• a knowledge of the anatomopathological frameworks, and of cellular, tissue and organ injuries and their evolution to major diseases of other apparatuses, as well as a knowledge, gained also by participating in anatomoclinical conferences, of the contribution of the anatomopathologist-histologist to clinical decision making, with reference to the use of histopathologic and cytopathologic diagnostics (including colpo- and onco-cytology) and molecular techniques for the diagnosis, prevention, prognosis and therapy of diseases, and the ability to interpret histological reports;
  • the ability to make a correct selection among the different imaging diagnostic procedures, assessing risks, costs and benefits, and to interpret imaging diagnostics reports, as well as a knowledge of the indications and methods for the use of radioactive tracers and the ability to judge when to propose therapeutic radiation procedures, including a knowledge of the principles of proper radiation protection, evaluating risks and benefits;
  • a knowledge of the main current methods for laboratory diagnosis of clinical, cellular and molecular alterations, and the ability to select among the different laboratory diagnostics procedures, assessing the costs and benefits and rationally interpreting laboratory data;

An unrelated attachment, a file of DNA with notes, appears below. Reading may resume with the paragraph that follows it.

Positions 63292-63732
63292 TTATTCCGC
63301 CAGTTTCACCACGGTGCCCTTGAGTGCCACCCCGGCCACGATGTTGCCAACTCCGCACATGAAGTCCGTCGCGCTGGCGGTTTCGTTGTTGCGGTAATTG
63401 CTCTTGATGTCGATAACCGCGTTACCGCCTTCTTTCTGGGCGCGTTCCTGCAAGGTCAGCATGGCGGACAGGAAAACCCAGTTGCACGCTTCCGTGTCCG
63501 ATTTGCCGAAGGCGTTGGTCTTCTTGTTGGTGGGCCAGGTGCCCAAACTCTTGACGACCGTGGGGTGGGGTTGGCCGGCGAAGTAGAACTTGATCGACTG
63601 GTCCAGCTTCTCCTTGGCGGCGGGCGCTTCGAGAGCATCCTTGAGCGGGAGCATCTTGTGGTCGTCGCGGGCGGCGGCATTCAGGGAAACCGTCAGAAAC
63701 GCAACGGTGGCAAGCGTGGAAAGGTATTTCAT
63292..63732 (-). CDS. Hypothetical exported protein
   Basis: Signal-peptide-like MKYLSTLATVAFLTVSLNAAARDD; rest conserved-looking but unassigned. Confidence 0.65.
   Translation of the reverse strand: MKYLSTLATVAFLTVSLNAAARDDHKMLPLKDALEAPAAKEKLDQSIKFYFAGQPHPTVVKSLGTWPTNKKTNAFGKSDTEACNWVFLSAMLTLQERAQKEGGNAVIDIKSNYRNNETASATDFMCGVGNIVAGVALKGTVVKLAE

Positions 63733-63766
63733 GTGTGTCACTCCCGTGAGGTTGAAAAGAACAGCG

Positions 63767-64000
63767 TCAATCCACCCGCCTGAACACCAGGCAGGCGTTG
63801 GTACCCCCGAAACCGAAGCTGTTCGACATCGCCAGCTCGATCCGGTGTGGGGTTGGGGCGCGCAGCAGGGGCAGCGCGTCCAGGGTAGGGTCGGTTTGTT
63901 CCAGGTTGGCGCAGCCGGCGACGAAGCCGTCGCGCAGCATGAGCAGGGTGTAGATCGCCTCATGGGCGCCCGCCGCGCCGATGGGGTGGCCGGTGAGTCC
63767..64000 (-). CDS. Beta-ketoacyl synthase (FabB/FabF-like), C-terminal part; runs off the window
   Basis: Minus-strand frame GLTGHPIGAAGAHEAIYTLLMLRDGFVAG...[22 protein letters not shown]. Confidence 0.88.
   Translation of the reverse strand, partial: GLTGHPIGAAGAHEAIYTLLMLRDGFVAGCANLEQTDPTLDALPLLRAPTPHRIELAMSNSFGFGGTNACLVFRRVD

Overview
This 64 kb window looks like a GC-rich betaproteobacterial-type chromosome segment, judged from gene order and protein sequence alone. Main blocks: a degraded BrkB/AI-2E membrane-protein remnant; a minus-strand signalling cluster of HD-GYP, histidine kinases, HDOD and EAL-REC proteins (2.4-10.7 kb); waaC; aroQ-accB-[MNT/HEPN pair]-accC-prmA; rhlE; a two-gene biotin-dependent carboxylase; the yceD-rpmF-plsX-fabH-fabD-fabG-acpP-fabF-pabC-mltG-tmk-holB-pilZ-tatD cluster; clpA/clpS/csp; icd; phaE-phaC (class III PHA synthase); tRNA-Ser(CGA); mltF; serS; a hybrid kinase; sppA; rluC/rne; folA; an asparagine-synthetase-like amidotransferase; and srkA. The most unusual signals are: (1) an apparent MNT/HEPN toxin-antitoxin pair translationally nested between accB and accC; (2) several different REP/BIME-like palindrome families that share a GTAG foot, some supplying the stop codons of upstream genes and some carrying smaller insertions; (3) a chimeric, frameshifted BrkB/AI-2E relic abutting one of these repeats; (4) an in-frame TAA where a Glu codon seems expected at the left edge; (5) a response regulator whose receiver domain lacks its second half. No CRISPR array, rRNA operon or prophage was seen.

• a good understanding of the physiological, anatomopathological, preventive and clinical problems relating to the bronchopulmonary, cardiovascular, gastroenterological, hematopoietic, endocrine-metabolic, immunologic and uro-renal systems, making an etiopathogenetic interpretation and indicating diagnostics and therapeutic solutions, as well as identifying those conditions in the above areas that require the professional contribution of a specialist;
  • the ability to recognize the most frequent otorhinolaryngology, dentistry and oral diseases, diseases of the locomotor system, of the sight, of the skin and venereal diseases, identifying the main solutions for the prevention, diagnosis and therapy, as well as identifying those conditions in the above areas that require the professional contribution of a specialist;
  • the ability to recognize, by means of pathophysiological, anatomopathological and clinical study, the main alterations of the nervous system, as well as psychiatric social environment-related disorders, providing an adequate etiopathogenetic interpretation and indicating diagnostic and therapeutic solutions;